Please note that today's blog post contains some mature subject matter.
It is always fun to finally acquire a super rarity for one's Oz collection! One can look forward to sharing the new treasure, gloating a bit, and relishing the looks of Ozian envy in the eyes of one's Ozzy friends. Or maybe not.
My more cultured readers probably know why this book belongs in every Oz collection. It was, in fact, written by Rachel Cosgrove Payes, author of Hidden Valley of Oz and The Wicked Witch of Oz.
Rachel wrote well over forty other books: mysteries, "career" novels, and many romance novels. She published under multiple variants of her name: Rachel Cosgrove, Rachel C. Payes, and a half dozen science fiction novels under the name E. L. Arch (an anagram of Rachel).
This is the only Joanne Kaye book that Rachel wrote. I have no idea who wrote the others, but Rachel explicitly stated that this was her only Joanne Kaye novel, though the book is #5 in a series of at least six. Kaye does not seem to be a real person, but is instead a "house name" for Playboy Press. All six books are set in "The World of High Fashion," and from the ads in the back of the book I suspect they all revolve around the main character, Suzanna Blake.
OK, you ask, why did I play up the "rarity" angle in my opening lines. Well, between my collection and my BF Eric's collection we have almost every book Rachel ever wrote. We were good friends of Rachel and her husband Norman for the last ten years of her life. And I had know her casually since we began corresponding in 1980. While Rachel was still alive (she died in 1998) the only books of hers that were relatively easy to obtain were her romance novels - particularly the "bodice ripper" historical romances that she wrote in the last two decades of her life.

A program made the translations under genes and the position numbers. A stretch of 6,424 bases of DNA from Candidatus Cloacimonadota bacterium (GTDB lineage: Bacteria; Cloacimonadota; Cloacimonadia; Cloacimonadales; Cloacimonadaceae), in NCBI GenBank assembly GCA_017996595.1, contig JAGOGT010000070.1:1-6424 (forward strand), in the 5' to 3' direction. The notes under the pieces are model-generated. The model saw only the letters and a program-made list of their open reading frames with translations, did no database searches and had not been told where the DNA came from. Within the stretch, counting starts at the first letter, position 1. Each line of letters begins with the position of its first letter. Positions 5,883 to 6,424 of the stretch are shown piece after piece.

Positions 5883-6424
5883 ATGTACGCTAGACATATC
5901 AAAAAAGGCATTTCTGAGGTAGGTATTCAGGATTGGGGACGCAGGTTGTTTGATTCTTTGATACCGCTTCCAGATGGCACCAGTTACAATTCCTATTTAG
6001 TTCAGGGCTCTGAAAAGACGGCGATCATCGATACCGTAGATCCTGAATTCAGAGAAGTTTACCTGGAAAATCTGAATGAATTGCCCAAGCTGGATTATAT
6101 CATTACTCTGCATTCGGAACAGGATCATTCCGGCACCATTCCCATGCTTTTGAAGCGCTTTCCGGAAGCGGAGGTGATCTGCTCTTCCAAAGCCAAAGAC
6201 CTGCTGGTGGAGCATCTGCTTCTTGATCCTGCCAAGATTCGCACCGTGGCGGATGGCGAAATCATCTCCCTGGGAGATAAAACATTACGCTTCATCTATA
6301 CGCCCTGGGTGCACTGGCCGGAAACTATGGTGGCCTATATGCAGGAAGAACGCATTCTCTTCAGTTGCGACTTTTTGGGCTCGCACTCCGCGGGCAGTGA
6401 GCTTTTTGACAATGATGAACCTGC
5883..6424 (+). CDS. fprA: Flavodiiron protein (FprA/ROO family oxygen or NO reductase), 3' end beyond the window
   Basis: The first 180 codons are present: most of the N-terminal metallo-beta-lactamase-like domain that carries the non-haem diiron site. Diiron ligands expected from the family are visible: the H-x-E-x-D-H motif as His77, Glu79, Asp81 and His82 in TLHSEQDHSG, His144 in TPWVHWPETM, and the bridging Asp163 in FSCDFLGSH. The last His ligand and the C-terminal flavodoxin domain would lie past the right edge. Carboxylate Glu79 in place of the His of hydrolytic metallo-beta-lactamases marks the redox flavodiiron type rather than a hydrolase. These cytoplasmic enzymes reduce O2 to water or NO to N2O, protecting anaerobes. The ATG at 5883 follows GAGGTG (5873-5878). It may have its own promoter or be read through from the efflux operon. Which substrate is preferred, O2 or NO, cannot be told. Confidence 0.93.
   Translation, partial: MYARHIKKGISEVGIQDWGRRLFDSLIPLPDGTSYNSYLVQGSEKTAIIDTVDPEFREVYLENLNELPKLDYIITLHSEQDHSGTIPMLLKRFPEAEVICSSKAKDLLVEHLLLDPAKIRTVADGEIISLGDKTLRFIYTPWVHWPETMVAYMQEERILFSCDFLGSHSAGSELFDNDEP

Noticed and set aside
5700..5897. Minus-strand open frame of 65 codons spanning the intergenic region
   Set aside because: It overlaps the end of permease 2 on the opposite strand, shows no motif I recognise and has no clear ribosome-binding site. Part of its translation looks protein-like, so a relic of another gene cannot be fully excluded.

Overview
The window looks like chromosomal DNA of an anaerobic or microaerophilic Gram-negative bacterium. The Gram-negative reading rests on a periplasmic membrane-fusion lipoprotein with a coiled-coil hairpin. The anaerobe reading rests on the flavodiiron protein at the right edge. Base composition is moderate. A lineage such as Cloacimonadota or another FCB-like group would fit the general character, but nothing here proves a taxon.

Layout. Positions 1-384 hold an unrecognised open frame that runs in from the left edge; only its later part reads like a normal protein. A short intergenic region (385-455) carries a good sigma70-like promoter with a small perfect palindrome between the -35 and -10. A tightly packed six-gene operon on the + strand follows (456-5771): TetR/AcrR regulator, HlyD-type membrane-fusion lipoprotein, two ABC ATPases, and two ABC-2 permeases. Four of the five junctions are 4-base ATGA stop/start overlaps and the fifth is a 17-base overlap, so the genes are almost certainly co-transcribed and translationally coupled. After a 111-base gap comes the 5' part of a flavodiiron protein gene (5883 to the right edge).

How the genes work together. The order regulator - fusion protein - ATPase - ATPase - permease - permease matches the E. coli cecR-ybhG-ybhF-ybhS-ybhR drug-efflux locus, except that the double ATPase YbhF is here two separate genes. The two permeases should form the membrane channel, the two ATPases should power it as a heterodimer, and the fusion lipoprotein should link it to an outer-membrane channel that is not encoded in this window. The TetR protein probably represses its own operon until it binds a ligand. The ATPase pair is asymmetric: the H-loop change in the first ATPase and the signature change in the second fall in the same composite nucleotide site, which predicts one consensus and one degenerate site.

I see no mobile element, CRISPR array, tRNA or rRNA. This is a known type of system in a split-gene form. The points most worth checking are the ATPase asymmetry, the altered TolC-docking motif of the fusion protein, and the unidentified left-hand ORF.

Well, this Playing for Keeps book just wasn't turning up. From what I can tell there has not been a single copy on eBay, Amazon, or any of the on-line book sites during the decade I've been looking. I had begun to think that maybe the book had never been published, or the name had been changed and no one told Rachel. But a few weeks ago a copy finally turned up - in Australia! The book was quite inexpensive, but the shipping charge was huge. Obviously, I bought it.
Playing for Keeps is a contemporary novel about the "World of High Fashion." The protagonist, Suzanna Blake, is an important New York fashion designer. She and Elaine Roberts, the owner of a fashion house, decide they should launch a new line of sports clothing and they need a hot young female athlete to "sponsor" the line. They focus on signing sixteen-year-old Ginny Norris, who is dating another male tennis star. There's a good deal of action involving one of the other female tennis pros, Trish Crawford, who is generally known to be gay. Thankfully Trish is one of the good guys in the story. Indeed, the villain is a vile and very homophobic columnist who is out to destroy a couple of the characters.
The book turned out to be rather interesting. Not for its plot, characters, or writing style, but because it is jam-packed with very graphic sex scenes! Pulsing, muscle-clenching, flesh-moistening, anatomically-described sex scenes written by Oz book author Rachel Cosgrove!
|Rachel Cosgrove in early 1985 - a couple years after writing Playing for Keeps.|